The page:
Richard Dawkins and other popular atheist authors and advocates are quite fond of the ‘one less god’ argument, and I’ve heard and read quite a few different self-proclaimed atheists using it lately.
It goes something like this: “We’re both atheists; neither one of us believes in Zeus, Pele, Odin, or the Flying Spaghetti Monster. I just believe in one less god than you. So, believing in YOUR god is just as ignorant and silly.”
I have to work very hard to be charitable when presented this argument. First, it really isn’t an argument; it is a statement of belief. Second, as an argument it is not only logically nonsensical, but relies on a category error to reach the conclusion offered.
My first objection is that it is a false argument. Since the conclusion (belief in your God is silly) does not follow from the premise (there are lots of gods neither one of us believes in), it is a false argument that amounts to nothing more than an unsupported opinion. It sounds profound and really smart, but it’s all an intellectual house of cards, falling apart when gently poked with a bit of logic.
One way to knock down this flimsy construction is to point out the basic error of the premise, which is that not only are all ‘gods’ are equal, but that we are both defining ‘God’ in the same way. This is definitely not the case.
When atheists presenting this argument talk of ‘God’ or ‘gods’, they are speaking of any supernatural being that has been worshipped (the Flying Spaghetti Monster is acknowledged as nothing more than a parody of deities in general). In this view, all ‘gods’ are nothing more than made-up fiction by the unsophisticated and ignorant to explain things they can’t understand.
But Christians and theists understand God as the necessary, uncreated, personal (as in a Being that is a person) creator and sustainer of our universe. Here’s the very important point of this worldview – the ‘gods’ of the “one less god” argument come far short of this definition. They are all beings originating from and operating completely within the material universe.
In other words, they are all either created beings or entities constrained by the limits of the material universe in that they do not transcend both space and time. These ‘gods’ are part of the universe, not independent of it.
Which points out how ridiculous the “one less god” argument is. Let me illustrate:
I tell a friend of mine that I’m planning on buying a diesel motorcycle, and his response is, “Curly, that’s ridiculous. We both know that there is no manufacturer that currently makes diesel bikes, and I don’t believe there is such a thing. You shouldn’t either – after all, I just believe in one diesel motorcycle less than you, so just forget about this fairy-tale bike.”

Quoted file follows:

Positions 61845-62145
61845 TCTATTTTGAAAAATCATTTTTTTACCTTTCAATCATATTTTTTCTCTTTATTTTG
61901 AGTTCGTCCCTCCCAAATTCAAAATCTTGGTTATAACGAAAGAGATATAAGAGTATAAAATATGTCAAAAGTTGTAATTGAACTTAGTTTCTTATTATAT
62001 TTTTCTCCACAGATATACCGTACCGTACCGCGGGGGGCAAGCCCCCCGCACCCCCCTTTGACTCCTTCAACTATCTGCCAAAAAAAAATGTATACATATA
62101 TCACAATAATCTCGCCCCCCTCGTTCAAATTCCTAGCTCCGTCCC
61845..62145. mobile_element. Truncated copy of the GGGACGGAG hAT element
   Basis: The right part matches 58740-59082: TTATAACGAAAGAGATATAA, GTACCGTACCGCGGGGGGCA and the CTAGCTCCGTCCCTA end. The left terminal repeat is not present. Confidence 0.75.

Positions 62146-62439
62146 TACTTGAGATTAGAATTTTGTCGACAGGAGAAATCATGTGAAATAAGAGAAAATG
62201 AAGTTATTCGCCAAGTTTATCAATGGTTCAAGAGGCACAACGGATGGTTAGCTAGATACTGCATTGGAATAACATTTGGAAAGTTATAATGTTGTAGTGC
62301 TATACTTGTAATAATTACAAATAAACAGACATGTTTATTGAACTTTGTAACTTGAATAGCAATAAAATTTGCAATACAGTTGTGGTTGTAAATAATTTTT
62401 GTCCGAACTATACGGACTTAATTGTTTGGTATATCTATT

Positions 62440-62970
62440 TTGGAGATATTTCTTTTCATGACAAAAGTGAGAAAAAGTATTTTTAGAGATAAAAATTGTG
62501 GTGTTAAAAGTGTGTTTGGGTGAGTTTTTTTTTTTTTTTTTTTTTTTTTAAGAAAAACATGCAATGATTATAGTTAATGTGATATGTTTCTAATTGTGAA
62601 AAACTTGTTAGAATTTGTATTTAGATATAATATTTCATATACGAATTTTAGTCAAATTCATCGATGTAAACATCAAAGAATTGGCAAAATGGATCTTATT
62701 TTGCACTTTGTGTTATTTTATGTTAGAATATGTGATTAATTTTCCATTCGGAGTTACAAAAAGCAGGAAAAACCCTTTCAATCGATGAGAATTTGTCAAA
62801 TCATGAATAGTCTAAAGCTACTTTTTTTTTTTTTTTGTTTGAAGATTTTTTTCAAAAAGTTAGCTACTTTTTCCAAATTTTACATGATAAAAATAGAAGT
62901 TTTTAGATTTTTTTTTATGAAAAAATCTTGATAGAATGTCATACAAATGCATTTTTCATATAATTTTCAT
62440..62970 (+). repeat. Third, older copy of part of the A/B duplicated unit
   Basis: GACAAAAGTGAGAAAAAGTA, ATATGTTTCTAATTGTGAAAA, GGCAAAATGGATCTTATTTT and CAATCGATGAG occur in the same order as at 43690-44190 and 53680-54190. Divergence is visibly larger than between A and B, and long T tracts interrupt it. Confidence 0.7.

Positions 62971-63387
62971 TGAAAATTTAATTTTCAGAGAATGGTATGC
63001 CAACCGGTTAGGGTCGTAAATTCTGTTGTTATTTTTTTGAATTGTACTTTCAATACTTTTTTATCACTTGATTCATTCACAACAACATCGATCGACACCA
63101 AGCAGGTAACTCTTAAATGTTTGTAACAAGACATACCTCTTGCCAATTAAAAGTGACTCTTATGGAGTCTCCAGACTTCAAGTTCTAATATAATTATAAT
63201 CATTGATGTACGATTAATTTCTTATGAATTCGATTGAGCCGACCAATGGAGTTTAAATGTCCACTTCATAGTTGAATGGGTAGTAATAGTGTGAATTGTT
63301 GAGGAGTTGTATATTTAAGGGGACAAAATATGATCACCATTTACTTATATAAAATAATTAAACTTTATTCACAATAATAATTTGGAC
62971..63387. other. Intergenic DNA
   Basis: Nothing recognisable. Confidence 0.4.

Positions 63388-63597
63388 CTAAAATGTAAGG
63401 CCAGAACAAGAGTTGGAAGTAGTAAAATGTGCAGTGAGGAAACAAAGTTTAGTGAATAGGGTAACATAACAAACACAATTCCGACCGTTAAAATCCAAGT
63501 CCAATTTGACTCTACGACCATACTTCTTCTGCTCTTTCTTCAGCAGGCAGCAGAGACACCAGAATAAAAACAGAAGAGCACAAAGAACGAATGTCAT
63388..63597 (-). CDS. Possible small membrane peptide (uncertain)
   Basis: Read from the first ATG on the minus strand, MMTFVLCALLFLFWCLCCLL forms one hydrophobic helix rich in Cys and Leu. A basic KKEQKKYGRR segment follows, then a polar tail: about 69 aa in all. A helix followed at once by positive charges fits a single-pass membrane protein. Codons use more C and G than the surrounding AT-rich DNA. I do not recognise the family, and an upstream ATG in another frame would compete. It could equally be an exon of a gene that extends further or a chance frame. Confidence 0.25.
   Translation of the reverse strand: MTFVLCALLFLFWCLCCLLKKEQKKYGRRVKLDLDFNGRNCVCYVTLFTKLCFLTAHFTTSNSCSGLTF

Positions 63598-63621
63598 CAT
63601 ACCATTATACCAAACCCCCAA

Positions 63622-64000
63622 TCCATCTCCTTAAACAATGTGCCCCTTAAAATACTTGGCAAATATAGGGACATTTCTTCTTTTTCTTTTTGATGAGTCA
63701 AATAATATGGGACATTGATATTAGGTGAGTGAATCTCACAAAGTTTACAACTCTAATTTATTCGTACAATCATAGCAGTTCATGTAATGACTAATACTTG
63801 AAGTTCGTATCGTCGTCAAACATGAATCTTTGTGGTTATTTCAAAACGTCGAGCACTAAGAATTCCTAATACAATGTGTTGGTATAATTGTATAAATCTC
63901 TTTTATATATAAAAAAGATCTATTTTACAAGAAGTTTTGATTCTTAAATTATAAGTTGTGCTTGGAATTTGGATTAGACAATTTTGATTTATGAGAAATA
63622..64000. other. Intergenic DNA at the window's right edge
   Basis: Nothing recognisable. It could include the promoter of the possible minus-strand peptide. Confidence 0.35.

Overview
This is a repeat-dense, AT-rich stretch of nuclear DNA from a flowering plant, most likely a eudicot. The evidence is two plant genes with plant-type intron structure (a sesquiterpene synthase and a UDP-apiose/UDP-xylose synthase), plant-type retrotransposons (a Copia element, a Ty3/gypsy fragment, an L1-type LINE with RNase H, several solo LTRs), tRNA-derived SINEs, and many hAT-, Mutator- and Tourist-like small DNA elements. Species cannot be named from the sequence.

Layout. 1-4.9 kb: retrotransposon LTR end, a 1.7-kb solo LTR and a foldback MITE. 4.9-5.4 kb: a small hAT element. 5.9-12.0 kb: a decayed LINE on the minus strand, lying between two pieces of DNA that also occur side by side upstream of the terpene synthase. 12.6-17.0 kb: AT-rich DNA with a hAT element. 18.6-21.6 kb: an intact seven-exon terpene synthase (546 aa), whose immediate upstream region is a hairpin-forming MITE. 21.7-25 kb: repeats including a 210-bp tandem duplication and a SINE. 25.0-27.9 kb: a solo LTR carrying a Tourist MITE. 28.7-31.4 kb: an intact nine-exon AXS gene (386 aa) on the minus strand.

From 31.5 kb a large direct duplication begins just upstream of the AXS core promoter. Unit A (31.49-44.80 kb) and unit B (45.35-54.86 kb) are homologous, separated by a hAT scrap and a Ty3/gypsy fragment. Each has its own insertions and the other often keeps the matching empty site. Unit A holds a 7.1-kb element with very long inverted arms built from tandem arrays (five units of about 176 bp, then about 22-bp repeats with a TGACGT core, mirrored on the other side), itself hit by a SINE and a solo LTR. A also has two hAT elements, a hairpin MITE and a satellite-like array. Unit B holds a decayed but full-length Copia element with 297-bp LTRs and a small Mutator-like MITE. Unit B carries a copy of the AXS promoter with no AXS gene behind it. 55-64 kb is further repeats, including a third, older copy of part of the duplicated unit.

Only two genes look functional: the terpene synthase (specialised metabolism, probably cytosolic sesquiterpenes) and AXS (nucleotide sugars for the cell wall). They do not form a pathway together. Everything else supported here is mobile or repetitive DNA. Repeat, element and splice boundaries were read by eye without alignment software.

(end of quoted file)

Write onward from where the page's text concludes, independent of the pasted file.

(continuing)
So, if you’re presented with this argument, what do you do? Pointing out how lame it is will only put the presenter on the defensive.
I usually try to gently lead them to come to that conclusion on their own by asking some pointed questions. Here are a few starters for you:
-) What do you mean by “god”?
-) How does the fact that there are many false gods have anything to do with whether there is a real God or not? Does the fact that every motorcycle that I’ve seen on the roads this last month has been either a Harley, Honda, or Beemer prove that Hondas don’t exist?
-) If you accept the definition of God as the unique, uncreated, conscious Being that created and sustains the physical universe (including time), how can Zeus, etc. even qualify as God?
Each of these questions are designed to do two things. First, they encourage the presenter to examine and realize just how lame the argument really is. Second, they open the door for them to actually hear your reasons for believing in and following the One God who has revealed Himself in the Bible.
For more information on the ‘one less god’ argument, take a look at the links below:
The Guardian has a good article from a different perspective
Edward Feser not only presents a refutation of the argument, but a critique of the attitude behind it.
At leesomniac there’s an article that uses the example of a jury trial to illustrate the problems of the argument.
Credo House has an article presenting the differences in the concept of ‘belief’ between the two sides of the OLG argument.